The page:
Cover Story: What do the others own?

This article first appeared in The Edge Malaysia Weekly, on October 29, 2018 - November 04, 2018.
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BARISAN Nasional component parties Umno, MCA and MIC as well as its former member, Gerakan, are alleged to have amassed major assets during their 61-year rule of Malaysia. Naturally, Umno, being the largest and most influential of the component parties, is believed to own the lion’s share.

However, it is difficult to ascertain the value of assets owned by it as most of them are held through private companies — sometimes behind layers of companies — controlled by proxies or trustees, thus concealing the value of their assets and the beneficial owners.

According to Umno president Datuk Seri Dr Zahid Hamidi, after offsetting liabilities, the party’s assets do not amount to billions of ringgit.

Even so, some estimates put the amount in the early 1990s at RM4 billion. Nearly three decades on, the value of those assets — if not sold — would have multipled.

Today, the most visible assets owned by the bumiputera party are the 49.77% stake in Utusan Melayu (M) Bhd and the 7.96% stake in Media Prima Bhd.

Located within Putra World Trade Centre (PWTC), Menara Dato Onn stands out as another of Umno’s assets.

Other assets thought to belong to the party include a 11.1% stake in integrated media company Media Prima, but held through Gabungan Kesturi Sdn Bhd, and an 85.88% stake in Seri Pacific Corp Sdn Bhd, which owns the Seri Pacific Hotel Kuala Lumpur, via RHB Nominees Sdn Bhd.

The value of Umno’s stake in Utusan Melayu is RM6.87 million and in Media Prima, RM33.99 million. However, in the case of Utusan Melayu, its investment assets are worth a lot more — RM89.97 million as at end-June.

In 2016, when Umno celebrated its 70th anniversary, it announced plans to redevelop the PWTC site and build a new PWTC on the adjacent Putra bus terminal locale. The new PWTC — tentatively called Kuala Lumpur PWTC — would feature a 70-storey tower, which would house Umno’s headquarters.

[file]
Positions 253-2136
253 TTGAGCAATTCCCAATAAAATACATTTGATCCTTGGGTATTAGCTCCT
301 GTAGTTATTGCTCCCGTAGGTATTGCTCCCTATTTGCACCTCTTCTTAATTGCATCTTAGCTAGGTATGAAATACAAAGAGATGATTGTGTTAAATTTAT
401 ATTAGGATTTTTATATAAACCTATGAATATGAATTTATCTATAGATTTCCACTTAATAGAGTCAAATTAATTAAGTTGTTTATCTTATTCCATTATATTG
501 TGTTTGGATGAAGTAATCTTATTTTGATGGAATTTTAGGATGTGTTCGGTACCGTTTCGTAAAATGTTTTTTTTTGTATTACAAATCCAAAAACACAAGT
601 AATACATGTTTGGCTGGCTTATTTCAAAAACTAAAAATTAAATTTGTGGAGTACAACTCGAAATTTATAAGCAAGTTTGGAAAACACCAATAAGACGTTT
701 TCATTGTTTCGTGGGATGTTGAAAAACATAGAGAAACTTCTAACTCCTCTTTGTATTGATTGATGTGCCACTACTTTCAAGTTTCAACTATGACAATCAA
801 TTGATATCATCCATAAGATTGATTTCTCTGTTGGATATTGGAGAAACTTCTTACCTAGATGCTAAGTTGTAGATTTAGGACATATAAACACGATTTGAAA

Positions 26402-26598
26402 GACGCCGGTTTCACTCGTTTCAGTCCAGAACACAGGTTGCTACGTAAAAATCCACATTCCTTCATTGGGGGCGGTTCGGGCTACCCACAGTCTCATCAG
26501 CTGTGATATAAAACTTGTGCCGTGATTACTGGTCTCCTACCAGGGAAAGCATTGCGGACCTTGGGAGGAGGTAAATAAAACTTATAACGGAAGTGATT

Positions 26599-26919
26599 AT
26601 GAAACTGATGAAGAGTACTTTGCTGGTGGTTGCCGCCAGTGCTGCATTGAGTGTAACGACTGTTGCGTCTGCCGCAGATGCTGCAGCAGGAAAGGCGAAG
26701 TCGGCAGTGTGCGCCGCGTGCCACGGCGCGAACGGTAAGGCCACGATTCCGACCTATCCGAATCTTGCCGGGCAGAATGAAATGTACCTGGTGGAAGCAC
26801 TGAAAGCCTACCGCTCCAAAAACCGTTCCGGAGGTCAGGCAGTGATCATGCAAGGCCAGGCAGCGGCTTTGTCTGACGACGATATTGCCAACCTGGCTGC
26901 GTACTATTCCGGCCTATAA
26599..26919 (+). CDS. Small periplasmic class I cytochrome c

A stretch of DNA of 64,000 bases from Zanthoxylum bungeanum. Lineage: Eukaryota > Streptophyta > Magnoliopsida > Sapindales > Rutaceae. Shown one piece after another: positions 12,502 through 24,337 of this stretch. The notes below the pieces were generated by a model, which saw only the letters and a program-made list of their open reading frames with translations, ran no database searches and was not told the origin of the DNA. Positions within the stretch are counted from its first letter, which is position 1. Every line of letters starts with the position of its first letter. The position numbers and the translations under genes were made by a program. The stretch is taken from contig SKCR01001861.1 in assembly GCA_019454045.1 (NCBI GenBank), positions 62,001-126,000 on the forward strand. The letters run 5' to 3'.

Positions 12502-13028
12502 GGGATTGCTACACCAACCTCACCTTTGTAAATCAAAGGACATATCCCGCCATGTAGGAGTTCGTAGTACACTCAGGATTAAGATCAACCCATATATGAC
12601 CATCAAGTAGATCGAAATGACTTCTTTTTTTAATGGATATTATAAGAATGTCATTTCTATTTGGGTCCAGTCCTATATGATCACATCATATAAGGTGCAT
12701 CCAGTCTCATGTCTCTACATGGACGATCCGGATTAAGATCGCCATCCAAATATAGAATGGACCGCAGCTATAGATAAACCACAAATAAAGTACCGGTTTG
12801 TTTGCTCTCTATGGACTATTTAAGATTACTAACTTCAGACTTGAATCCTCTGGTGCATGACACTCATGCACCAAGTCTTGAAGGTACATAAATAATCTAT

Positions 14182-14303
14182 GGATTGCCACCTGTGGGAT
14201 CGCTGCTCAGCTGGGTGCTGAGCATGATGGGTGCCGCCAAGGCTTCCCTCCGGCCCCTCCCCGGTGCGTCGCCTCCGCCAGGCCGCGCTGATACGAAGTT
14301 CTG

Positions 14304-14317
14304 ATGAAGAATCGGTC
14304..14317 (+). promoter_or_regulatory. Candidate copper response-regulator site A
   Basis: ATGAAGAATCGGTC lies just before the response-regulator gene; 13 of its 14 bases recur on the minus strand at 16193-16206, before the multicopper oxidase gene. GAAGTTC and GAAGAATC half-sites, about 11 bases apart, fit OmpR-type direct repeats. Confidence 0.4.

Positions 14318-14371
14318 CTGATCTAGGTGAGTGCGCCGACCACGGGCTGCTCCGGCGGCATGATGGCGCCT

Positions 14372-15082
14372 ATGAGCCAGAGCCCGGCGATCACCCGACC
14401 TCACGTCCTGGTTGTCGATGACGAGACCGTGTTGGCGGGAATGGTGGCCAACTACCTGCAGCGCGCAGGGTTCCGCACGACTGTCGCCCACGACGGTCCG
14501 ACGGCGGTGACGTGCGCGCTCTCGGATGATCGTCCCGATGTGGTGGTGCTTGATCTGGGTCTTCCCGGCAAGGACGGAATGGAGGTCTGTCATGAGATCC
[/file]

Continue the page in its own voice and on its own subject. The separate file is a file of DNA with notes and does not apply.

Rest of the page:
The development would also comprise a 250-room six-star hotel, offices, a two-storey shopping podium and a 5,000-capacity mosque.

In May last year, during Umno’s 71st anniversary, the groundbreaking ceremony was broadcast live from the site. However, last month, following the BN’s shock defeat in the 14th general election in May, Zahid announced that the project would be put on hold owing to the “current economic situation”.

Back in the 1980s and 1990s, Umno’s assets were mostly held through privately held Hatibudi Sdn Bhd and Fleet Group Sdn Bhd.

Controlled in 1984 by Tan Sri Halim Saad — a businessman and one of Umno’s well-known proxies  then — Hatibudi held substantial stakes in United Engineers (M) Bhd (UEM) and Hume Industries (M) Bhd as well as 60% of Seri Pacific Corp.

UEM was awarded contracts to build two mega infrastructure projects — the North-South Expressway and the Malaysia-Singapore Second Link — and, subsequently, became one of the biggest conglomerates in Southeast Asia.

Through Fleet Group, Umno held substantial stakes in Bursa Malaysia-listed companies The New Straits Times Press (M) Bhd, Time Engineering Bhd, Bank of Commerce Bhd, Commerce International Merchant Bankers Bhd (both banks later subsumed into CIMB Group) and Faber Group Bhd.

Many of the assets have since been sold to government investment companies and other investors. Khazanah Nasional Bhd now owns UEM Group Bhd and is the largest shareholder of CIMB Group while Hume’s largest shareholder is Tan Sri Quek Leng Chan.